Ana Maria Cardona, 56, is on trial for the third time in the death of her toddler son, who was found dead in 1990. Cardona's two previous death sentences were overturned due to errors by prosecutors. (Photo: Courtesy of Miami-Dade County Corrections)

The mother who was twice convicted and sentenced to die for the abuse and murder of her toddler in 1990 is now on trial for a third time, after both earlier outcomes were overturned because of errors by prosecutors.

Ana Maria Cardona, the mother of the boy originally known to authorities as “Baby Lollipops,” faces a life sentence this time around, if convicted.

Opening statements began Monday, and on the second day of the trial neighbors testified they saw Cardona punching her son before he died.

But much of the testimony should be familiar to those who followed the case of a then-unknown toddler whose damaged body was found in bushes outside a Miami Beach home on Nov. 2, 1990. Known at first only by the design on his dirty shirt, “Baby Lollipops” was identified as Lazaro Figueroa—and connected back to his mother, Cardona, within a month, based on tips.

Cardona was first convicted and sentenced to die in 1992, on charges of murder and aggravated child abuse based on the condition of the body of her son.

Cardona’s first conviction was tossed in 2002, because the Florida Supreme Court ruled that prosecutors had committed a Brady violation in failing to give defense attorneys access to interviews with Cardona’s companion and codefendant, Olivia Gonzalez. (Gonzalez served almost 20 years in prison on a second-degree murder charge, but was released nearly a decade ago.)

At the retrial in 2010, Cardona was nonetheless found guilty of the two counts again and was again sentenced to die. During that trial, prosecutors focused on the condition of the 3-year-old boy; he weighed just 18 pounds, his body was covered in scars, bruises and bedsores, and it was blunt-force trauma to his head that had caused the fatal brain injury. The defense argued Figueroa was not in the care of his mother for months before his death.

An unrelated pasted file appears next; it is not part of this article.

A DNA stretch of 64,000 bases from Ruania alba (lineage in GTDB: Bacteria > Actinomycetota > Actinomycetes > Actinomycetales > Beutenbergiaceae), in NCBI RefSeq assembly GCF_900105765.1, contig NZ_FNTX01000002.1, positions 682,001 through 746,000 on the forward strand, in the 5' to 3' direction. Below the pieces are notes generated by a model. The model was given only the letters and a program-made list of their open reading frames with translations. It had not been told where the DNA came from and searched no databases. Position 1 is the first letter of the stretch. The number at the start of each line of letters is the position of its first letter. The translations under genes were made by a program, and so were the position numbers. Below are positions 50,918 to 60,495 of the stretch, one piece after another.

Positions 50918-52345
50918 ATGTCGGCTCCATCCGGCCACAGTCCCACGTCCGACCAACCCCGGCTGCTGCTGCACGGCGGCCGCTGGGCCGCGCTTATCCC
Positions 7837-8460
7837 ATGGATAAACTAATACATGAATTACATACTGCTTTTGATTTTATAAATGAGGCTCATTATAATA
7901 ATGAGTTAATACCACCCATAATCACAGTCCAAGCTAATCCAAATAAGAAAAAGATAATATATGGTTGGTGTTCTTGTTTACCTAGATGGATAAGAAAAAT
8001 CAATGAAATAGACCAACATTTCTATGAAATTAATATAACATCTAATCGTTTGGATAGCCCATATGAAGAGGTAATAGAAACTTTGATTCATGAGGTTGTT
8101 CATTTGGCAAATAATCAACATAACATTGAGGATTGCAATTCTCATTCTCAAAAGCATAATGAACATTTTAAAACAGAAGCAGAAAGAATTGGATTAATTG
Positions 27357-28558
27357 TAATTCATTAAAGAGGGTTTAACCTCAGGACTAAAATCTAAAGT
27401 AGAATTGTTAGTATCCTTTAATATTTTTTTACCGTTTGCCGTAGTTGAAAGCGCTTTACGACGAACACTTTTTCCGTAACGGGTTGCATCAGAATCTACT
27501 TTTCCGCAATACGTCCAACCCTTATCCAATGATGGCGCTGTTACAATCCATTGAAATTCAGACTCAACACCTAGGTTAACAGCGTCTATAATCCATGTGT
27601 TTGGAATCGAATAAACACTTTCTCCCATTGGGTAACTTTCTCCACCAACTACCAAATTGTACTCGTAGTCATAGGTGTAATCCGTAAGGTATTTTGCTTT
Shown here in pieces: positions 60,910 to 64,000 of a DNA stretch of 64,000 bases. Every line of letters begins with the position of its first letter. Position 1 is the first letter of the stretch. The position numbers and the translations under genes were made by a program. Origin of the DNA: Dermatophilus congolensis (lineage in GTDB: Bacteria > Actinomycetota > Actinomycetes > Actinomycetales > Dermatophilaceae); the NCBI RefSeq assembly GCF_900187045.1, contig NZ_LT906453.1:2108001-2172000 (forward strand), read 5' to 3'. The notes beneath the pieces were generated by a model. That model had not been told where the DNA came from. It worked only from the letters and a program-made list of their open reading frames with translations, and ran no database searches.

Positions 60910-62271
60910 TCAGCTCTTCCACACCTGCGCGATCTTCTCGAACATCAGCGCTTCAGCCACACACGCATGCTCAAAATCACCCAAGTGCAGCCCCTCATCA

In closing arguments, prosecutors made reference repeatedly to “justice for Lazaro” and dismissed the defense arguments as “diversionary tactics.” The defense objected to what prosecutors were saying 58 times—and were overruled 54 times, according to court documents.

“There were 47 injuries that he was able to identify on this kid,” said the prosecutor at one point. “Remember this trial, we who labor seek only the truth. This trial is about justice for Lazaro.”

“Objection,” said the defense attorney, “Inflames the jurors’ passion and misstatement of the law.”

“Overruled,” said the judge.

The penalty phase resulted in a bare-majority vote of seven to five in favor of the death penalty.

But last year, the Florida Supreme Court again stepped in and overturned Cardona’s conviction and death sentence—based in large part on those objections lodged by the defense counsel at the end of the trial.

“The State’s burden is to prove the elements of the crime beyond a reasonable doubt,” the judge ruled. “When the State instead uses closing argument to appeal to the jury’s sense of outrage at what happened to the victim and asks the jurors to return a verdict that brings ‘justice’ to the victim, the State perverts the purpose of closing argument and engages in the very type of argument that has been repeatedly condemned as antithetical to the foundation of our criminal justice system that guarantees a fair trial to every accused.”

Cardona was also entitled to an IQ test to determine whether she is intellectually disabled, the Sunshine State’s highest court ruled in that same decision.

The trial is expected to continue through next week, according to local media.